How to Perform CPR on a Dog

Veterinarian Leslie Sinclair, DVM explains how to perform this life-saving procedure on your dog.

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Q. How do I perform cardiopulmonary resuscitation (CPR) on my dog?

Leslie Sinclair, DVMLeslie Sinclair, DVM says: The purpose of CPR is to assist the heart to beat and to keep oxygen circulating through the lungsand therefore throughout the bodyin an unconscious person (or dog). In dogs, as in humans, CPR is a last resort, an emergency procedure you perform when you cannot immediately deliver the patient to a medical care facility.

To determine whether your dog needs CPR, check the ABCs: Airway, Breathing, and Circulation.

Airway. Be sure the mouth and throat are clear of any obstructions. Lay the dog on his side and use your finger to clear his throat of any fluids or foreign matter.

Breathing.
Observe the dog to determine whether he is breathing. Watch for the rise and fall of his chest. Hold a small mirror up to his nostrils to see if the mirror fogs. If he is breathing, you do not need to perform CPR. Immediately take the dog to a veterinarian for examination and further care.

Circulation. There are several ways to tell if a dogs heart is beating. If you have a stethoscope (available at any pharmacy), place it on the dogs left side of the chest, just above the elbow, and listen for the heartbeat. You can also gently squeeze the chest between your fingers and thumb in this area to feel for a heartbeat. The best place to check a dogs pulse is on the inner thigh, where the leg meets the body. Practice feeling a pulse in a healthy dog until you are comfortable locating it. The normal pulse rate for a small dog (under 30 pounds) is 100 to 160 beats per minute; a medium to large dog (over 30 pounds) is 60 to 100 beats per minute, and a puppy (less than one year old) is 120 to 160 beats per minute.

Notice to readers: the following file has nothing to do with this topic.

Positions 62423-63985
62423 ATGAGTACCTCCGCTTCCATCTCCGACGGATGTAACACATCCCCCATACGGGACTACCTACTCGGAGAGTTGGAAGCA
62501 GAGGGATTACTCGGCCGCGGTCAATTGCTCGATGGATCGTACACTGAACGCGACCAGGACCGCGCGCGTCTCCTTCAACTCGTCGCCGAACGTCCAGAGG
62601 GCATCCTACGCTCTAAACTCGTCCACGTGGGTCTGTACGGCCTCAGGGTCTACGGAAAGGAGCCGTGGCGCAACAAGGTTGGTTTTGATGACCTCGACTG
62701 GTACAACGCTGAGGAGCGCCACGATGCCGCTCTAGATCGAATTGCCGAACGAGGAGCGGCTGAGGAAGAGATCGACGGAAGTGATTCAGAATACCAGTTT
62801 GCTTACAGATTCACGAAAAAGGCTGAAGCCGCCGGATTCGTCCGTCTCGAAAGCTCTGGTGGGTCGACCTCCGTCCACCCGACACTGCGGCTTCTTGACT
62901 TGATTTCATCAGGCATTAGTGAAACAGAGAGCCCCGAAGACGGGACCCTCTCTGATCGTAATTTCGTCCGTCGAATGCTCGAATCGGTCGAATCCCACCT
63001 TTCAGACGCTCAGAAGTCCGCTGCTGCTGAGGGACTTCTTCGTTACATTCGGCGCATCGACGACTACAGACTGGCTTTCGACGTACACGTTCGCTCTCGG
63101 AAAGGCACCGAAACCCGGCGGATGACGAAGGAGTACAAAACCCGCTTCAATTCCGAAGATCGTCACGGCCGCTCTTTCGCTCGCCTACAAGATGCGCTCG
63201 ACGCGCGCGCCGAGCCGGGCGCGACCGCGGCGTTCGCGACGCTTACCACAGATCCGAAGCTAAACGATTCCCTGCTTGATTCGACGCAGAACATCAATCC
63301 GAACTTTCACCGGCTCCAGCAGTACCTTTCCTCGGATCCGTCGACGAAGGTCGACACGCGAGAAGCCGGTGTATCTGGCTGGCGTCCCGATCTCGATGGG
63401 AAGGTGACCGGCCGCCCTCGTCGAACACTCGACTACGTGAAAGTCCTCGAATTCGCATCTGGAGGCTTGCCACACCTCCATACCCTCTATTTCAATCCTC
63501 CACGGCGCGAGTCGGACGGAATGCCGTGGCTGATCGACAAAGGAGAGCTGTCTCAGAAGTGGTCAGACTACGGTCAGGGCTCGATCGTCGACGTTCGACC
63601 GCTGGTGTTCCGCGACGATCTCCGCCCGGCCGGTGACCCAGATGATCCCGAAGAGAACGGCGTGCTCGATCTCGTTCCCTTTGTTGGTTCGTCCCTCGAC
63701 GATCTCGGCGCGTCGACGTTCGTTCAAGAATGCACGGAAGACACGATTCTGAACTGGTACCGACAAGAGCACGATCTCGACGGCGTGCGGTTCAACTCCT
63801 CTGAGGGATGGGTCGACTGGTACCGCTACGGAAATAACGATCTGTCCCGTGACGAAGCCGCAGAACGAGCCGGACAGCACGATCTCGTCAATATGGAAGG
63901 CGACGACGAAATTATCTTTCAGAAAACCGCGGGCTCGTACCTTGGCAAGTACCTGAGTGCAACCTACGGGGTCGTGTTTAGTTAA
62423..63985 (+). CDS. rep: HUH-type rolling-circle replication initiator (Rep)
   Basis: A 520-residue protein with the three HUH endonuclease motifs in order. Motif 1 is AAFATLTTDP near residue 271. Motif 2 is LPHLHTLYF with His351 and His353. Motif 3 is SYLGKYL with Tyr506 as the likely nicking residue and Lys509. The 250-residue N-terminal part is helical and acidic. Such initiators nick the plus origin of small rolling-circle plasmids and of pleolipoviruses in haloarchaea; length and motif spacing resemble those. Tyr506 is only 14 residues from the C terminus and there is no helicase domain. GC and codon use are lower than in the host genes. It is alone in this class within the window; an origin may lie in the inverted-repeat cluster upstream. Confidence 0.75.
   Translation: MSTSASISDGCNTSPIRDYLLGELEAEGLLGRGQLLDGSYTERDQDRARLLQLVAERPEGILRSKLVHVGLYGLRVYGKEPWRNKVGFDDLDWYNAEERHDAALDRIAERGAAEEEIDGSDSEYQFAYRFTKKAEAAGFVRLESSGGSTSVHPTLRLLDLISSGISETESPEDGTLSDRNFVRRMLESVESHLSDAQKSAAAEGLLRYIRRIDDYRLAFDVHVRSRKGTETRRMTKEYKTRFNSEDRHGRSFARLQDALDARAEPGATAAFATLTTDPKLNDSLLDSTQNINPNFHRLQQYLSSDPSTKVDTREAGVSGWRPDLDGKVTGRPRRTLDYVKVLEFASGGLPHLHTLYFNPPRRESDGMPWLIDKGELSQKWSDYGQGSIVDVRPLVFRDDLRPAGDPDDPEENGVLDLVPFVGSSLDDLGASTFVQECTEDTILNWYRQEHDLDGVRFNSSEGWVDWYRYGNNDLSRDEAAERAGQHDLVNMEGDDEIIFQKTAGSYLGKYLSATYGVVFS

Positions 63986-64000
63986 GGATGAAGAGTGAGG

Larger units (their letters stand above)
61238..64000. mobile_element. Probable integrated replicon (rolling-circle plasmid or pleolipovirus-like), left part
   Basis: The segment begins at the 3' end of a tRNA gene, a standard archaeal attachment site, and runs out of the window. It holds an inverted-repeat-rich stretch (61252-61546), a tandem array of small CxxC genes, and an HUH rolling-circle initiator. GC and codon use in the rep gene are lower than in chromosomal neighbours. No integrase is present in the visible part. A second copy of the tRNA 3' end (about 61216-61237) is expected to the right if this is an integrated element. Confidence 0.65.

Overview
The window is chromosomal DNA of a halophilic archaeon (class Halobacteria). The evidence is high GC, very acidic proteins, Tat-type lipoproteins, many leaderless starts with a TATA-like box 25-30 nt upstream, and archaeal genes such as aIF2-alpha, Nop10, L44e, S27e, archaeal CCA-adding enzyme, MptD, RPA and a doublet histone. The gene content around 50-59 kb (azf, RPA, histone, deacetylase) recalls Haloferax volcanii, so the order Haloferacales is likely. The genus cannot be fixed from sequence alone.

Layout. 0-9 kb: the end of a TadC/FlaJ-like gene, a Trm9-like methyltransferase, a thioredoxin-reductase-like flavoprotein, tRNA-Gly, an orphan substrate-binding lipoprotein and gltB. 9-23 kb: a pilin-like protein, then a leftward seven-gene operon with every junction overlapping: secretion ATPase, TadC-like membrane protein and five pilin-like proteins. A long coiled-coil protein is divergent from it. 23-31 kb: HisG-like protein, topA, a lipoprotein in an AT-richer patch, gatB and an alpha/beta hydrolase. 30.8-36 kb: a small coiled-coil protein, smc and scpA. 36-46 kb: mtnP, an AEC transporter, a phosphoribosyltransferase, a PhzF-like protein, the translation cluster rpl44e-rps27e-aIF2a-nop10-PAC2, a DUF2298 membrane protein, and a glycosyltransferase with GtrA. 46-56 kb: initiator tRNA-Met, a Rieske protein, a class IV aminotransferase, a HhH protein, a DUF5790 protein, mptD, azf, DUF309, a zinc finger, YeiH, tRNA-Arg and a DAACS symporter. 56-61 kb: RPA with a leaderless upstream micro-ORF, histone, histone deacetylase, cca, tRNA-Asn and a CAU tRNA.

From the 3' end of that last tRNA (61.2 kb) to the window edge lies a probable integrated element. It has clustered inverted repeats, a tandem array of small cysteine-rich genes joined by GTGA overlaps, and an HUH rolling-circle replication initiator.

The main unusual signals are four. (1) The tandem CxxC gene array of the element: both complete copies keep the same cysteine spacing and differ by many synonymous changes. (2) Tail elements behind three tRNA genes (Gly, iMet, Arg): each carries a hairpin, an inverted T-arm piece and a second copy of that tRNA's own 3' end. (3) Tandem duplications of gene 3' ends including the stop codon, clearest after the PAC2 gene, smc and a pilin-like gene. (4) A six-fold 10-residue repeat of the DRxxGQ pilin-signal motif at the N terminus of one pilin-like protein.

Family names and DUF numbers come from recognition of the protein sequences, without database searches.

If there is no circulation (no heartbeat), compress the chest between your fingers and thumb (puppy or small dog) or between both hands; remember that the dogs heart is just above the elbows. Compress carefully and gently to avoid breaking the ribs in a small, young, or old dog.

To perform breathing, cover the dogs mouth and nose with your lips. Breathe just enough so that you see the chest rise. For a large dog, hold the lips closed together, and breathe into the nostrils. If performing chest compressions, give one breath every three to five compressions, then check to see if the dog has a pulse or is breathing on his own. If he has a heartbeat but is not breathing, give one breath every two to three seconds. Transport him as quickly as possible to a veterinary hospital. 

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Reprinted from Ask the Vet About Dogs, by Leslie Sincliar, DVM © 2003. Permission granted by BowTie Press.


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